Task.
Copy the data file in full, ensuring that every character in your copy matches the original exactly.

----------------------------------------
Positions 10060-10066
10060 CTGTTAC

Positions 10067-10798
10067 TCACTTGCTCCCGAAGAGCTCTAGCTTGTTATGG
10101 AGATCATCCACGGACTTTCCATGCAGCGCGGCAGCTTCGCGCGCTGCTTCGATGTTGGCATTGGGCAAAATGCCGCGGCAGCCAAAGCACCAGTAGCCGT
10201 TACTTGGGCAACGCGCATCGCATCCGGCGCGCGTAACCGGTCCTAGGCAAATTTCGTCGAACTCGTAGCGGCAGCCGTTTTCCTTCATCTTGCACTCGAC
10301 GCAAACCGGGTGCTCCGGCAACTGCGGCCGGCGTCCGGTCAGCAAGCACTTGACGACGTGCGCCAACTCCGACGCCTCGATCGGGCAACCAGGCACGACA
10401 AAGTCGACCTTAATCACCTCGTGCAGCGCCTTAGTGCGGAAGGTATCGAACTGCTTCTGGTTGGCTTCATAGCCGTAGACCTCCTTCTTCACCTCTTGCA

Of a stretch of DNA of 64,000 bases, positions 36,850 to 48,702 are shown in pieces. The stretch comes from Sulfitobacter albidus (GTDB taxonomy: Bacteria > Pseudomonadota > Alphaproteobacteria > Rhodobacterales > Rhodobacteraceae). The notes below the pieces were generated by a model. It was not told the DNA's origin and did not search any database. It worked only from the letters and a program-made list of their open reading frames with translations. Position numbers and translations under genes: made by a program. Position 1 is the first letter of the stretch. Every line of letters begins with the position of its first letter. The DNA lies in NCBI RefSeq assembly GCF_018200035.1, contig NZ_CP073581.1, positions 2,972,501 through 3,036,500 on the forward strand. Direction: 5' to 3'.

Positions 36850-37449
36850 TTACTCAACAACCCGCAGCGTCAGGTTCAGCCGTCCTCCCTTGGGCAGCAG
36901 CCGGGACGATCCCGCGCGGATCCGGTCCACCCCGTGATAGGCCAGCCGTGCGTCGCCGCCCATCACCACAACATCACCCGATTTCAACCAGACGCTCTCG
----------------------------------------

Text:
Positions 10060-10066
10060 CTGTTAC

Positions 10067-10798
10067 TCACTTGCTCCCGAAGAGCTCTAGCTTGTTATGG
10101 AGATCATCCACGGACTTTCCATGCAGCGCGGCAGCTTCGCGCGCTGCTTCGATGTTGGCATTGGGCAAAATGCCGCGGCAGCCAAAGCACCAGTAGCCGT
10201 TACTTGGGCAACGCGCATCGCATCCGGCGCGCGTAACCGGTCCTAGGCAAATTTCGTCGAACTCGTAGCGGCAGCCGTTTTCCTTCATCTTGCACTCGAC
10301 GCAAACCGGGTGCTCCGGCAACTGCGGCCGGCGTCCGGTCAGCAAGCACTTGACGACGTGCGCCAACTCCGACGCCTCGATCGGGCAACCAGGCACGACA
10401 AAGTCGACCTTAATCACCTCGTGCAGCGCCTTAGTGCGGAAGGTATCGAACTGCTTCTGGTTGGCTTCATAGCCGTAGACCTCCTTCTTCACCTCTTGCA

Of a stretch of DNA of 64,000 bases, positions 36,850 to 48,702 are shown in pieces. The stretch comes from Sulfitobacter albidus (GTDB taxonomy: Bacteria > Pseudomonadota > Alphaproteobacteria > Rhodobacterales > Rhodobacteraceae). The notes below the pieces were generated by a model. It was not told the DNA's origin and did not search any database. It worked only from the letters and a program-made list of their open reading frames with translations. Position numbers and translations under genes: made by a program. Position 1 is the first letter of the stretch. Every line of letters begins with the position of its first letter. The DNA lies in NCBI RefSeq assembly GCF_018200035.1, contig NZ_CP073581.1, positions 2,972,501 through 3,036,500 on the forward strand. Direction: 5' to 3'.

Positions 36850-37449
36850 TTACTCAACAACCCGCAGCGTCAGGTTCAGCCGTCCTCCCTTGGGCAGCAG
36901 CCGGGACGATCCCGCGCGGATCCGGTCCACCCCGTGATAGGCCAGCCGTGCGTCGCCGCCCATCACCACAACATCACCCGATTTCAACCAGACGCTCTCG